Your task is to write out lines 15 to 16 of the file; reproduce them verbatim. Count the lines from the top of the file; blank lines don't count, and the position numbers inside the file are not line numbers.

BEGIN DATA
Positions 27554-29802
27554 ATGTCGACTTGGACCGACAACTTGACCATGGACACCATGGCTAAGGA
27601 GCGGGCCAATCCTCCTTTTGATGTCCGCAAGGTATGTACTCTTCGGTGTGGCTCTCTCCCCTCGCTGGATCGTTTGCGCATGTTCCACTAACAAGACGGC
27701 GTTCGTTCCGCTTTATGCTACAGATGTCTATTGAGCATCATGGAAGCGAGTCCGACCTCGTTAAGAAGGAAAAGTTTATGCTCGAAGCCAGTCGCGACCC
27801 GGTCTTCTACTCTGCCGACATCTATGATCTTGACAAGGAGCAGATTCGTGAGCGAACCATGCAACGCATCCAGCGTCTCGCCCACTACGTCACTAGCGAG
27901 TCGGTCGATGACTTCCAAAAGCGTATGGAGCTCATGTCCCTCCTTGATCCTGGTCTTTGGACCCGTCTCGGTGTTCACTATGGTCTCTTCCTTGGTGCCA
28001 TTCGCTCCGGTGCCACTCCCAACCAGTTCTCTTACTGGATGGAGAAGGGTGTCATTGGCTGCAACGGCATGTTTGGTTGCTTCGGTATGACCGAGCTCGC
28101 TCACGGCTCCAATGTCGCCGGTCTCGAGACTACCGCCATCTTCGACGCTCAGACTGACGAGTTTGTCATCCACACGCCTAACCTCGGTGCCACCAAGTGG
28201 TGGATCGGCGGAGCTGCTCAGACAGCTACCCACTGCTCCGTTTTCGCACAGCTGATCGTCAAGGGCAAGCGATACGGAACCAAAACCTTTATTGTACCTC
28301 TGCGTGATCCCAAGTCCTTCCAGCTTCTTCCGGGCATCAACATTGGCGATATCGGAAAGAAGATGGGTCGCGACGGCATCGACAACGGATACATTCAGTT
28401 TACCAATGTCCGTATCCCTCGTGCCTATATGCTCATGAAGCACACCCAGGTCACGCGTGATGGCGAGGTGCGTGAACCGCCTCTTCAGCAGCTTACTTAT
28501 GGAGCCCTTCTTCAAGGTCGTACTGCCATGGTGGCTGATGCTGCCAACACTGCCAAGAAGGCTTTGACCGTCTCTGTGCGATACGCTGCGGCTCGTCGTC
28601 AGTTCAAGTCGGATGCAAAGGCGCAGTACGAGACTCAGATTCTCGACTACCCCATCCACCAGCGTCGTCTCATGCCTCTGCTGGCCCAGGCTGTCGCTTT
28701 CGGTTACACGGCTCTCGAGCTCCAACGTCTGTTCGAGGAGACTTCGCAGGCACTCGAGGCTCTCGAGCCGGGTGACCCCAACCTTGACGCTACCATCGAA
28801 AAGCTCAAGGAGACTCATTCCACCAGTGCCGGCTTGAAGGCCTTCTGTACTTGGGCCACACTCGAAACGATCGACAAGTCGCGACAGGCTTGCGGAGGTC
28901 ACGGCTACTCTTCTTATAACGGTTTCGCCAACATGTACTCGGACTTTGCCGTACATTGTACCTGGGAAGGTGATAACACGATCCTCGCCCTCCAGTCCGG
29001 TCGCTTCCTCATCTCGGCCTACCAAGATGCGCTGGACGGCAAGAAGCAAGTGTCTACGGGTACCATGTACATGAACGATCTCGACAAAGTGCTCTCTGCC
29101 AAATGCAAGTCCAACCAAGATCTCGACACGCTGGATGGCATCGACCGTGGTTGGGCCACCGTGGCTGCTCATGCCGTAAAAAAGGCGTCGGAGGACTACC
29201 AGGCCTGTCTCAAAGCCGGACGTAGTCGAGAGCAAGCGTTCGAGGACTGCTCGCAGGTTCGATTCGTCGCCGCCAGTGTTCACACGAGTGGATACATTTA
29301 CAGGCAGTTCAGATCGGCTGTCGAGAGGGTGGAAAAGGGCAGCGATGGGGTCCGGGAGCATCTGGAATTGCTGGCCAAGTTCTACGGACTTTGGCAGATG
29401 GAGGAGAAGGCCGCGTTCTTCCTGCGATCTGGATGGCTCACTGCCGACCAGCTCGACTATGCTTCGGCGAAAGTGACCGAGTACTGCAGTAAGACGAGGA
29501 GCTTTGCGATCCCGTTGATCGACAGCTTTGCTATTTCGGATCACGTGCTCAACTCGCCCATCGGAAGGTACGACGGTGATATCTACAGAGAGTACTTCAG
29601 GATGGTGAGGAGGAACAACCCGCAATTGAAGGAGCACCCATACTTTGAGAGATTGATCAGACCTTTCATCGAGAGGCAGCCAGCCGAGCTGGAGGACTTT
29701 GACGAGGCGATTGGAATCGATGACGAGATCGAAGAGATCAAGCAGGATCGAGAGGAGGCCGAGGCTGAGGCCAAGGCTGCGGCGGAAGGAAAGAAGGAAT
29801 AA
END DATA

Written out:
28801 AAGCTCAAGGAGACTCATTCCACCAGTGCCGGCTTGAAGGCCTTCTGTACTTGGGCCACACTCGAAACGATCGACAAGTCGCGACAGGCTTGCGGAGGTC
28901 ACGGCTACTCTTCTTATAACGGTTTCGCCAACATGTACTCGGACTTTGCCGTACATTGTACCTGGGAAGGTGATAACACGATCCTCGCCCTCCAGTCCGG